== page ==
The Anglo-Oriental Society for the Suppression of the Opium Trade is organized and heavily financed by the Quakers. The society united various religious groups and moral reformers disturbed by the British exploitation of the Chinese and began an organized crusade against the opium trade. Key messages included that Britain had forced opium on China, revenue is the only reason for continuing the trade, and opium physically and morally destroys the user.
The society published a regular newspaper, The Friend of China, which was circulated both in the United Kingdom and among missionary communities in China. It succeeded in bringing the anti-opium campaign into the public eye and increased opposition to the trade but, at this point, failed in attempts to get the British government to ban the opium trade.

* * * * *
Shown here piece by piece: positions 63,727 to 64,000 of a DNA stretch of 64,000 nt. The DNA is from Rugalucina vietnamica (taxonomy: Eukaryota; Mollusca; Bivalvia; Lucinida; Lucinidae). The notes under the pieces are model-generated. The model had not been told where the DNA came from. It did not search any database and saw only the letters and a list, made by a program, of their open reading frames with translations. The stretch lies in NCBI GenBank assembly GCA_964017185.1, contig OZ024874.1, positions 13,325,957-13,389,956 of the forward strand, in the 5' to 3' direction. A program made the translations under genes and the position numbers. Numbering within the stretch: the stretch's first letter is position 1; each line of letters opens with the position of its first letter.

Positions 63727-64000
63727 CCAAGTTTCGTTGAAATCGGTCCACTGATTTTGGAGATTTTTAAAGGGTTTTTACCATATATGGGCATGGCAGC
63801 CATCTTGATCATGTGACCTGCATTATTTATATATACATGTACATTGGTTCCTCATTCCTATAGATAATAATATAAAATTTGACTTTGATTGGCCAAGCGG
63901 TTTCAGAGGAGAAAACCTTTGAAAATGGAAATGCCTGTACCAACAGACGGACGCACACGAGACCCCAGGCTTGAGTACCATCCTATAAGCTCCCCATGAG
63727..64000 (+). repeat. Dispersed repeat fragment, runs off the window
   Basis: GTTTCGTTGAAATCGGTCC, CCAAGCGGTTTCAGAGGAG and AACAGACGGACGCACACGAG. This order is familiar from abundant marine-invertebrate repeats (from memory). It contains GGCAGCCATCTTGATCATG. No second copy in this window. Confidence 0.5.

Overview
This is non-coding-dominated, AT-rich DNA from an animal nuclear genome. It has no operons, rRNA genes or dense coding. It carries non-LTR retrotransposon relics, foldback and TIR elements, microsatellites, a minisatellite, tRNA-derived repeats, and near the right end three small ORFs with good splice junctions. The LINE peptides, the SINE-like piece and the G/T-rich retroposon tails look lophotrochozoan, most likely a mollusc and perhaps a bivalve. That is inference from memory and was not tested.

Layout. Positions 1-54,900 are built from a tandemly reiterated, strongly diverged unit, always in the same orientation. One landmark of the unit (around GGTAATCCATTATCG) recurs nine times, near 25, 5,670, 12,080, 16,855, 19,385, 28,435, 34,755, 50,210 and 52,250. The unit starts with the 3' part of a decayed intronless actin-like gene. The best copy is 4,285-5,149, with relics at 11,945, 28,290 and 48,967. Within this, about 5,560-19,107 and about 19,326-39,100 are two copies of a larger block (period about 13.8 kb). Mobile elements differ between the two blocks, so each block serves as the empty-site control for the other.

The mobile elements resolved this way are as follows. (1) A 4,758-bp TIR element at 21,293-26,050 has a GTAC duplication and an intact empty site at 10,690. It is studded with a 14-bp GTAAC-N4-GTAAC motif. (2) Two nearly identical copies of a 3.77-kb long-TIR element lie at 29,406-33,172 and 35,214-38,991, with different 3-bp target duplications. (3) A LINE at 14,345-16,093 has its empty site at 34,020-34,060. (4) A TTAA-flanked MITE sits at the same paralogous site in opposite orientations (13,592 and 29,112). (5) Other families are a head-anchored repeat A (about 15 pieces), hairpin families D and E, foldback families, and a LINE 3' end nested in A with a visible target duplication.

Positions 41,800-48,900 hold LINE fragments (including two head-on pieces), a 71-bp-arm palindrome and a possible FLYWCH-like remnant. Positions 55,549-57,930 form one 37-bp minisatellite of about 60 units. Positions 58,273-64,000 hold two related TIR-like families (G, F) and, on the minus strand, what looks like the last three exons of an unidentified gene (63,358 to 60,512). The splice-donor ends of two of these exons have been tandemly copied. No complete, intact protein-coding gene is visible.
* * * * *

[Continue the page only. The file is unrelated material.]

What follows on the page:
Source: Austin, G.A. (1978). Perspectives on the History of Psychoactive Substance Use. NIDA.
|Drugs:||Opium (morphine, heroin, opioids)|
|Regions:||UK (England, Scotland, Wales, Northern Ireland)|
|Topics:||Cultural factors (social, religious, ritual), Health and social problems, Prohibition|